HUNTSVILLE, Ala. – Super Tuesday is in one week, and those that choose a Republican ballot during the primary election on March 3 will be able to cast a vote for one of seven candidates to run against incumbent Democrat Doug Jones.
One of those vying for the seat is Congressman Bradley Byrne, who says he has nothing against Doug Jones, but doesn’t think he’s voting the way Alabamians want him to vote.
From 2002 to 2007, Byrne served in the Alabama State Senate and he is currently a member of the U.S. House of Representatives. Now he’s looking to switch chambers.
“You’re one of 100,” said Byrne. “Everybody is going to look to you to see where you stand on an issue and you’ve got more power, that’s just the way it is, as opposed to being one of 435 in the House.”
Byrne says the biggest issue he sees right now is immigration.
“Unlike Doug Jones, I’m going to vote for building the wall,” said Byrne. “Unlike Doug Jones, I’m going to put more customs and border patrol agents down there with more equipment for them to do their jobs. And unlike Doug Jones, I’m not going to vote for amnesty. Period.”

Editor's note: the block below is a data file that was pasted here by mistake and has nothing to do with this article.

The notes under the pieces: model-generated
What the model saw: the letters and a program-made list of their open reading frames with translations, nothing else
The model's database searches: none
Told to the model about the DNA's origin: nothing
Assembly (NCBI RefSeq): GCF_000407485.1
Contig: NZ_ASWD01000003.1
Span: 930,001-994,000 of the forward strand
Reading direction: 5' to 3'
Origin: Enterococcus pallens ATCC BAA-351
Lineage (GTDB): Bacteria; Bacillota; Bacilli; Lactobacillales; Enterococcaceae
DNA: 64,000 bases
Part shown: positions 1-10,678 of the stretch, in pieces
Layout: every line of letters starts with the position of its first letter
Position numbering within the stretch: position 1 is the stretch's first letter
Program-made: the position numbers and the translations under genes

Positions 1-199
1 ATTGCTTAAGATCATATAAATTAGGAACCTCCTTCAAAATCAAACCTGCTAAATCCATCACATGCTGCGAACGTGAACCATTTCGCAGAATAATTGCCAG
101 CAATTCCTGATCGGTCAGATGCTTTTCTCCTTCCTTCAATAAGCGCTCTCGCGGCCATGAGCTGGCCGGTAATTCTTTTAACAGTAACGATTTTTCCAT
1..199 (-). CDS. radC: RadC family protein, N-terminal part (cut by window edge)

The top three issues facing Alabama he hopes to fix:
- “I think we need to continue the defense buildup for this country because that helps the footprints we have around the state.”
- “I think we need an infrastructure package. I’ve driven all over this state. We’ve got some road and bridge issues.”
- I think it’s very important that we continue to focus on getting good trade agreements.”
Most Republicans in the race are pushing the fact that they support President Trump and his agenda.
“I support President Trump 97% of the time, but they need to hear from me about where I stand on the issues,” said Byrne. He adds the 3% where he may disagree with the president is on spending bills.
“This is a time where we need to be shrinking our spending,” said Byrne. “These are good economic times, so that we can shrink the deficit.”
Byrne wants voters to remember he is a “conservative, Christian fighter who votes for President Trump 97% of the time.” He says what makes him stick out among the candidates is experience.
“Some people talk about cleaning up a swamp, some people talk about taking on powerful special interests… I’ve done it,” said Byrne.
The Republican primary election is being held on March 3, 2020. You can find a sample ballot for each county in the Tennessee Valley by clicking here.